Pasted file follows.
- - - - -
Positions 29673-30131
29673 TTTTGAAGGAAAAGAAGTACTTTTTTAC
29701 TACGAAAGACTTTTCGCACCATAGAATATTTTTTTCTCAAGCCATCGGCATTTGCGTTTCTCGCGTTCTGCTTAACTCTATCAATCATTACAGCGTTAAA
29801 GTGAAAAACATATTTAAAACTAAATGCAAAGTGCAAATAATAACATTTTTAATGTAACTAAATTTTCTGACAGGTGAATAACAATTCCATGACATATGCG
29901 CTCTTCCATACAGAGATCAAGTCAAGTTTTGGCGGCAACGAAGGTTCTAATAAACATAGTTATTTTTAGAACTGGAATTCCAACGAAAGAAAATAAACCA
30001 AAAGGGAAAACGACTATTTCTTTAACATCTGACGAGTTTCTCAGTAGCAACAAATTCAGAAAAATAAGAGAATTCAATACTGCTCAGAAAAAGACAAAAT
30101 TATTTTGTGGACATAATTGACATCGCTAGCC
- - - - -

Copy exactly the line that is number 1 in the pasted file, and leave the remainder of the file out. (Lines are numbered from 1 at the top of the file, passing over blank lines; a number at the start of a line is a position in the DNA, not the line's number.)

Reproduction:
Positions 29673-30131